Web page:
from an attack. Some people are killed. Some people are injured. Collecting whatever belongings, they can. Trying to figure out where they will go next

to sleep, you know, there are children, there are elderly. People being rescued by firemen, emergency workers who are unbelievable. So, it's just

this -- now it's just repeating every single day.

SREENIVASAN: I also wonder how the refugees, that you're seeing today, are perceived and treated by neighboring countries, elsewhere in Europe, versus

some of the other war zones that you've been to where you realize that some of those refugees are not greeted warmly by the neighboring countries,

right? And it --

ADDARIO: I think that's a great point. I think it's a really good point. I mean, I covered the Syrian refugee crisis. I've covered refugees from

Darfur, from South Sudan, from all around the world. I mean, I've -- you know, if you cover conflict, you cover refugees, because it's a byproduct.

It's -- you know, there is no conflict that doesn't have a surge of refugees, because civilians all want to save their lives. And I think it is

heartbreaking. It's as wonderful as it is that the world has come together to stand behind Ukraine and welcome Ukrainians across Europe.

It's -- it is heartbreaking that the same didn't happen for Syrian refugees. That there were not the same open arms. There was not the same

understanding of the devastation of that conflict. And I think that's a very important point. Because you know, no one chooses to be a refugee. No

one chooses to leave his or her home. You know, it doesn't -- people aren't going to seek a better life. They're going to seek safety for their

families, for their children, and to live out of a war zone. And I think it's important for people to use this opportunity to realize that refugees

should be welcomed, particularly if there's ongoing conflict in that country. And it is, you know, it's not their choice to leave their


SREENIVASAN: What keeps you there? What keeps you doing this?

ADDARIO: I know. I mean, you can ask my mother. She keeps asking, when are you coming home? I, you know, I just believe it's so important to witness -

- to bear witness to this, to document, to provide a document to the world of what's happening. You know, it's a great honor to work for "The New York

Times" because it's such an incredible publication that I know is read worldwide. And yes, I just keep thinking that I have more work to do, and I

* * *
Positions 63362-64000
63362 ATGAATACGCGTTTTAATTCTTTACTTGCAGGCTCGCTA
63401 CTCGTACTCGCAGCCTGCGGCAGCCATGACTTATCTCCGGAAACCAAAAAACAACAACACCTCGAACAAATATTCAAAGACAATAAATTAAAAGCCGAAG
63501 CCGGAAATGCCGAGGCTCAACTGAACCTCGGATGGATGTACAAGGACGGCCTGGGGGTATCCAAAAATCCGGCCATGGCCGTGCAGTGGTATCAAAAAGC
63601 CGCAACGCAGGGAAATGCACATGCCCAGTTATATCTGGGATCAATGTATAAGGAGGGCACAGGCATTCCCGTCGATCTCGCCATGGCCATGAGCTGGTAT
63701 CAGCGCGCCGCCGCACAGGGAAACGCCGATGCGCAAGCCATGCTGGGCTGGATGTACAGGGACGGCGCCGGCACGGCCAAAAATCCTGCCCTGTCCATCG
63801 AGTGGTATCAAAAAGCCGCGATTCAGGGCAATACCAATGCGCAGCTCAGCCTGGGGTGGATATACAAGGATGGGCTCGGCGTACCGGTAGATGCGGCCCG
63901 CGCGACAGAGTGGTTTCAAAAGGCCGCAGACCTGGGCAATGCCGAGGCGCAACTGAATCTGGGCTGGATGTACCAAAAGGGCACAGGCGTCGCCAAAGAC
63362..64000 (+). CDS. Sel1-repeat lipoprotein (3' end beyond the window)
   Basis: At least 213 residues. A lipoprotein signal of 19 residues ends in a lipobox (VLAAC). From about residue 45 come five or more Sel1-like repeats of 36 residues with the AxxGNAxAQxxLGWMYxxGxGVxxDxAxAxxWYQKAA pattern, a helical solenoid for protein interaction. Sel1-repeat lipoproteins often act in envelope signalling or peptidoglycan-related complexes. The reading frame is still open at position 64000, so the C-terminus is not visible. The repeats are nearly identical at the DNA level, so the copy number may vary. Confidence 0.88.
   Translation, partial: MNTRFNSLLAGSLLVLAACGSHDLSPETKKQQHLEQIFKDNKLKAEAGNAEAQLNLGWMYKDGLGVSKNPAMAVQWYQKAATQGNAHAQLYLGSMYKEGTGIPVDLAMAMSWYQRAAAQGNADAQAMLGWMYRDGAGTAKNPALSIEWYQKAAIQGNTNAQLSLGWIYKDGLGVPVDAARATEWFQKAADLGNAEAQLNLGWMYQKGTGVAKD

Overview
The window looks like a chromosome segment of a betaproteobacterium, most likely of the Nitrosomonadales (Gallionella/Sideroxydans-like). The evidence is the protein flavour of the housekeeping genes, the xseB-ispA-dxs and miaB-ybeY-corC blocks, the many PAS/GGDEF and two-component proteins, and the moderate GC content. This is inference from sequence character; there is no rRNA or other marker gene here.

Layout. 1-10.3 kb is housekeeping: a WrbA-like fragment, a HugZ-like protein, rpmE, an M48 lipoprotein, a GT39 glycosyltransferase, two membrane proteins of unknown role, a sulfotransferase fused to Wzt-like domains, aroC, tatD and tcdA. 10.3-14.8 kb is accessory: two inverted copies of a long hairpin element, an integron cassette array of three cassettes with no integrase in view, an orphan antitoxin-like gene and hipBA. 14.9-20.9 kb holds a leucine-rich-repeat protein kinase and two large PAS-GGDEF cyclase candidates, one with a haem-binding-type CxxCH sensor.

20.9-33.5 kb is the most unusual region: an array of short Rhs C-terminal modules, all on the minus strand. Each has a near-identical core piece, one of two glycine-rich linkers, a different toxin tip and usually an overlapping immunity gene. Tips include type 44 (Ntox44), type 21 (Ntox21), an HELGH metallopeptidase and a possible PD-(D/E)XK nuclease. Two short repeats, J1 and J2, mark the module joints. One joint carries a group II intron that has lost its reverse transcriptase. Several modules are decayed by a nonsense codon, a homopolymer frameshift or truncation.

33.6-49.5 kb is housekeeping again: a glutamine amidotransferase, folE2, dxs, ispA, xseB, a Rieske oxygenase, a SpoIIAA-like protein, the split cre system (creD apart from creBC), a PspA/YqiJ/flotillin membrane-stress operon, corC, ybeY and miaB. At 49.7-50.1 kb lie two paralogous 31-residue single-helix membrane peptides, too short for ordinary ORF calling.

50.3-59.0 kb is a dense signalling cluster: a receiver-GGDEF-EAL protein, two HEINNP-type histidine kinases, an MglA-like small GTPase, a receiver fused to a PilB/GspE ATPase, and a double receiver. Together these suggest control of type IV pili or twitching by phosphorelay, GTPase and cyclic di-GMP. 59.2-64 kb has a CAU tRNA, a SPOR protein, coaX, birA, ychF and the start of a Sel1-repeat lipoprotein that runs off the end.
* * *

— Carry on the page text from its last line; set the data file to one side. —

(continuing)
can do better work, and so I haven't left yet. But, you know, I -- at some point, I'll have to take a break.

SREENIVASAN: How does it affect you when you hear of some of our colleagues who are injured or killed in these places that you're working?

ADDARIO: I mean, when one of us is killed, it affects all of us. I mean, there -- this is a, you know, it's a very tight community of war

correspondents and photographers. And even if we don't know each other, you know, we're all doing the same things here. So, it's -- you know, a lot of

this is luck. I mean, it's, you know, some take more risks than others. But more or less, we're in the same situation, and we've covered the same wars

for the last 20 years.

And I think, you know, we just realize how it could be any one of us. And it's heartbreaking. And, of course, we think, you know, our condolences to

their families and their loved ones and our gratitude for the work that they're doing, because this is collective work. You know, we each do our

part and it creates a picture for the world.


And I think, you know, we need each other's coverage, and it's tragic.

SREENIVASAN: Lynsey Addario of "The New York Times" joining us from Kyiv tonight. Thanks so much for joining us and thanks for your work.

ADDARIO: Thank you.


AMANPOUR: The courage and commitment of Lynsey Addario. And that is it for you.

If you ever miss our show, you can find the latest episodes shortly after it airs on our podcast. On your screen now is a QR code. And all you need

to do is pick up your phone and scan it with the camera. You can also find the podcast at and on all major platforms. Just search

Amanpour. And remember, you can always catch us online on Facebook, Twitter, and Instagram.

Thank you for watching and goodbye from London.